Ahead of the most recent legal battle between Apple and Samsung, one of Apple’s lead engineers is finally telling the tale of the first iPhone’s software.
Greg Christie, a senior engineer at Apple, revealed to the Wall Street Journal that Steve Jobs gave his team an ultimatum back in February 2005: Come up with some big ideas for the iPhone within two weeks or lose the project to another group.
Christie’s team would go on to innovate some of the more iconic features of the iPhone, like its “slide to unlock” feature and its integrated music player. It’s hard to remember this today, when we’re surrounded by touchscreen smartphones and tablets, but before the iPhone, few were thinking about touchscreen user interfaces.
He described the team working on the original iPhone’s software as “shockingly small” and noted that they “banged their head against the wall” to figure out a way to make text messages look more conversational, rather than a mere list of text. But as Christie’s team made headway and Jobs began obsessing about the project, it became clear they were making progress.
Most intriguing to hardware geeks, Christie showed the setup his team used to build the first version of iOS: A plastic touchscreen connected to an aging Mac G3 (which mimicked the first iPhone’s slow processor), which was codenamed “Wallaby.”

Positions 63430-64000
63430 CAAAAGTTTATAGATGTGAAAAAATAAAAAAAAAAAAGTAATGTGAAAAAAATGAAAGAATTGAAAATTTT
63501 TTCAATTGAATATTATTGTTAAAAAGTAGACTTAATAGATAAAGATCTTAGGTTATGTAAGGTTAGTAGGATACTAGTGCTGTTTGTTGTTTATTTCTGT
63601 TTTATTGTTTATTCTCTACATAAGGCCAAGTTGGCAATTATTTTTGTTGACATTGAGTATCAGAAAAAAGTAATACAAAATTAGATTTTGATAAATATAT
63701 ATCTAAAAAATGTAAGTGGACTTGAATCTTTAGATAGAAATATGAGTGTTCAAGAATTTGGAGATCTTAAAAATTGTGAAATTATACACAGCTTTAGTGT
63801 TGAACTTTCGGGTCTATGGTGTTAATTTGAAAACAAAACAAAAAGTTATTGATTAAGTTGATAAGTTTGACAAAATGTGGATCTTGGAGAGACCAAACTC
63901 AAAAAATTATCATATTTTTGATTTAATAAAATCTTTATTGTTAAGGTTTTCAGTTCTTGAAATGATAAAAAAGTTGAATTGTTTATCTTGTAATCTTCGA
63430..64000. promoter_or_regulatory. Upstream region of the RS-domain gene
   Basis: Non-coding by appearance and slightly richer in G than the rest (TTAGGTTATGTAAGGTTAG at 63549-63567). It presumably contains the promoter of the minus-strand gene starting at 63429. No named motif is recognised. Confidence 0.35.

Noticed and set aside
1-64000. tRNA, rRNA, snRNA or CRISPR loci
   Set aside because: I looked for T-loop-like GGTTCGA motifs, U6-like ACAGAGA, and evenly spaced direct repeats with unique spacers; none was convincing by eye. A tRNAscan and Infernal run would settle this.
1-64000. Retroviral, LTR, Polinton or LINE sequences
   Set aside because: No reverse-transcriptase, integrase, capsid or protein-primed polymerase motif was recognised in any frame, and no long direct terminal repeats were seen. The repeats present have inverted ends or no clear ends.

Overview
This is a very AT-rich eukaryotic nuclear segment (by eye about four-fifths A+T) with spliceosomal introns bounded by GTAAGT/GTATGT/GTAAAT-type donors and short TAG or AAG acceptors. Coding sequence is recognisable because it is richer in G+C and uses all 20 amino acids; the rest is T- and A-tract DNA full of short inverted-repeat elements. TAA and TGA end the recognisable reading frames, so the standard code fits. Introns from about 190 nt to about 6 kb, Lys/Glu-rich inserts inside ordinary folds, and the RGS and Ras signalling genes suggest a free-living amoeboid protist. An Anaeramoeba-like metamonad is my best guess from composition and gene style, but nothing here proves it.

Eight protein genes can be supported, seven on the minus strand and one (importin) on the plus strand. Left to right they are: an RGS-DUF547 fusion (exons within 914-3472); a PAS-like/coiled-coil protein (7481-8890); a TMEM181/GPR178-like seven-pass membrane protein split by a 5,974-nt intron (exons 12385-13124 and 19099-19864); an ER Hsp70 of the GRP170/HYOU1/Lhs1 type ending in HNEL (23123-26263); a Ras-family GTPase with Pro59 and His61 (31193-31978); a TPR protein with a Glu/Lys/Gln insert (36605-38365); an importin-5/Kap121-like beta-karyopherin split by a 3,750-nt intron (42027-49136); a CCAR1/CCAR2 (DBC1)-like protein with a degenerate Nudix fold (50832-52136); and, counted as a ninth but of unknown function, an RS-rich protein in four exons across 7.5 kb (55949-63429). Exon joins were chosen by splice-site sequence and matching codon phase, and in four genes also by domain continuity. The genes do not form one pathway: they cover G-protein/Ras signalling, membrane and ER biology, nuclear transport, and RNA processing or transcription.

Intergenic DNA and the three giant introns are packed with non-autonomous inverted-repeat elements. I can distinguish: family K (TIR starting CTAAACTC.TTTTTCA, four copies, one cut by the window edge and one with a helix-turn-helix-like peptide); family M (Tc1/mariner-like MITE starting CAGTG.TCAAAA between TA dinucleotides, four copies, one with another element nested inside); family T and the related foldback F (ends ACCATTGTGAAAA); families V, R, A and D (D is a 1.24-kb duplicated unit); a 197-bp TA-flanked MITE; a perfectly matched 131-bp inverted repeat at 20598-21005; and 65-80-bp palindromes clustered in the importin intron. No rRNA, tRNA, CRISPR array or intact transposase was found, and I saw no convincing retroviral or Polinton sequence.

With the next court trial between Apple and Samsung over patent disputes scheduled to start Monday, it’s clear why Apple finally offered up Christie’s story to the press. It wants to prove that its innovations with the first iPhone came from years of hard work and that Samsung copied many of its designs and features.
Back in 2012, a federal jury found that Samsung “willfully” infringed on Apple’s patents and ordered Samsung to pay more than $1 billion in damages. That fee was eventually slashed by $450 million by federal judge Lucy Koh, who called for yet another trial to assess damages. Late last year, Apple ended up winning another court battle against Samsung, but it failed to win the ban on Samsung devices that it initially wanted.